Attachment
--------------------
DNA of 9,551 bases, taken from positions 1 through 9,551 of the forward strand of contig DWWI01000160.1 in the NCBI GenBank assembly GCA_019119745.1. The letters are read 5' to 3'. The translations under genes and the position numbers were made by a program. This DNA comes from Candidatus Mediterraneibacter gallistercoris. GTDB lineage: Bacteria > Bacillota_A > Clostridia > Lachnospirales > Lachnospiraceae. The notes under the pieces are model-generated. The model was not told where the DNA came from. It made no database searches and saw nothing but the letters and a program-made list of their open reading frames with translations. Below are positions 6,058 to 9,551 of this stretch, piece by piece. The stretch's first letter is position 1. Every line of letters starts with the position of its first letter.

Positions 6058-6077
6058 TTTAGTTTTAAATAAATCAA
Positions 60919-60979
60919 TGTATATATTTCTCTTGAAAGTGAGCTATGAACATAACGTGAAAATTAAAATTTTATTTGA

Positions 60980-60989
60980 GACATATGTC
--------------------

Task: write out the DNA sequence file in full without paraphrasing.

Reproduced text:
DNA of 9,551 bases, taken from positions 1 through 9,551 of the forward strand of contig DWWI01000160.1 in the NCBI GenBank assembly GCA_019119745.1. The letters are read 5' to 3'. The translations under genes and the position numbers were made by a program. This DNA comes from Candidatus Mediterraneibacter gallistercoris. GTDB lineage: Bacteria > Bacillota_A > Clostridia > Lachnospirales > Lachnospiraceae. The notes under the pieces are model-generated. The model was not told where the DNA came from. It made no database searches and saw nothing but the letters and a program-made list of their open reading frames with translations. Below are positions 6,058 to 9,551 of this stretch, piece by piece. The stretch's first letter is position 1. Every line of letters starts with the position of its first letter.

Positions 6058-6077
6058 TTTAGTTTTAAATAAATCAA
Positions 60919-60979
60919 TGTATATATTTCTCTTGAAAGTGAGCTATGAACATAACGTGAAAATTAAAATTTTATTTGA

Positions 60980-60989
60980 GACATATGTC